Putting together an NHL roster is one giant puzzle. Putting together an NHL roster that is competitive and can contend for the Stanley Cup is like putting that puzzle together and finishing a Rubik’s Cube at the same time. Every team across the league, the Los Angeles Kings included, is trying solve this puzzle and solve it before the rest of the NHL .
Since the Kings have won two Stanley Cups in the last four years, Dean Lombardi seems to have found a cheat sheet for this puzzle. Now with the 2015-16 season just days away, it seems as if Lombardi has his pieces for next season.
Thanks to the Kings’ scouting department and the Manchester Monarchs developing the organization’s young talent, the Kings’ current roster is composed primarily of players that have been drafted by the Kings throughout the years. However, several vital players have been brought in via trade. While the Kings’ two newest players were both brought in via free-agency.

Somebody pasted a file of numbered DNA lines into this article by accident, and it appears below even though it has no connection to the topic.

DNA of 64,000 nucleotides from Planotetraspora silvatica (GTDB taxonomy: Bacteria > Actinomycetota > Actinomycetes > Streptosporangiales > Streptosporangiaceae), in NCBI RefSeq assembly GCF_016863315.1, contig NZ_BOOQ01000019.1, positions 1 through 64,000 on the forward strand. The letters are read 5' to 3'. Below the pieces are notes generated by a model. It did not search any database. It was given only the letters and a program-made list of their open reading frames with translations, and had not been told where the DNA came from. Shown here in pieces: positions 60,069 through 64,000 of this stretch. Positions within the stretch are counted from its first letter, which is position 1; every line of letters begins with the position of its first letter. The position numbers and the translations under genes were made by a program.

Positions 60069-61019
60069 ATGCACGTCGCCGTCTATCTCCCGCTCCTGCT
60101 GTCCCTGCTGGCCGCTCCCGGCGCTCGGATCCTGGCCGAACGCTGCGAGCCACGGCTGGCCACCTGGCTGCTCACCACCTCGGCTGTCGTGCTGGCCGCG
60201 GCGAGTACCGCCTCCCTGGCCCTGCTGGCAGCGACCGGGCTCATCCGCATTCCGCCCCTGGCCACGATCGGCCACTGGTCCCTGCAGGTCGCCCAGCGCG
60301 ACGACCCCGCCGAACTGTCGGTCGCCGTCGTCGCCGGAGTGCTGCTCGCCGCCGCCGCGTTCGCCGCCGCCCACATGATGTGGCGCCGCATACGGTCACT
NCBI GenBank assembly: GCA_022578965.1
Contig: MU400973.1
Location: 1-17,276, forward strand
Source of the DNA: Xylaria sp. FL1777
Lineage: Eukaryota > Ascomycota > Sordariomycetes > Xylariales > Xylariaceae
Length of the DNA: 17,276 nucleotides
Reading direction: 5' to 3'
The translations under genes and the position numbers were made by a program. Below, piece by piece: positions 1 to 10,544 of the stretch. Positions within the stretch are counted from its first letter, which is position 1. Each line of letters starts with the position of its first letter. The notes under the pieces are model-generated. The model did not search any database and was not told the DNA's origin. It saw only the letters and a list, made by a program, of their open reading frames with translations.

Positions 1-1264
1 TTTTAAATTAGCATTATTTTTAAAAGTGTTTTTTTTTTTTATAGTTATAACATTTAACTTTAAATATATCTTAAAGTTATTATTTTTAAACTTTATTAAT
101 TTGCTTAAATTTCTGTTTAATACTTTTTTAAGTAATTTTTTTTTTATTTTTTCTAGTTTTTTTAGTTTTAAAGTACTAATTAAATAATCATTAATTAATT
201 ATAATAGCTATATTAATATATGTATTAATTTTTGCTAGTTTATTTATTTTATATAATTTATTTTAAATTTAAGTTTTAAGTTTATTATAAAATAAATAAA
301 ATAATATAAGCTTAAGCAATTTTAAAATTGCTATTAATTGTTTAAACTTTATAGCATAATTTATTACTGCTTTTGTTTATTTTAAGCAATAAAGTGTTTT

Let’s take a look at the 2015-16 Kings and see exactly how they were built.
Los Angeles Kings’ Draft Picks
Dustin Brown: The longest tenured King on the roster was selected at number 13 by the Kings back in 2003. Fast forward to today and Brown is the team’s captain, has played in 802 games for the Kings and has had Gary Bettman hand him the Stanley Cup twice.
Anze Kopitar: The Kings selected Kopitar with the number 11 pick in the 2005 NHL Entry Draft. Kopitar has led the Kings in scoring eight of the last nine seasons, developed into one of the best two-way players in the league and has two Stanley Cups to his name.
Trevor Lewis: Lewis was selected with the number 17 pick at the 2006 NHL Entry Draft. Lewis didn’t jump straight into the NHL, in fact he spent the 2006-07 season with Owen Sound Attack in the Ontario Hockey League. After spending the following three seasons in the American Hockey League, Lewis finally made his NHL debut in 2008. Lewis finally cracked the big team’s roster in 2010 and hasn’t missed more than 10 games in a season since.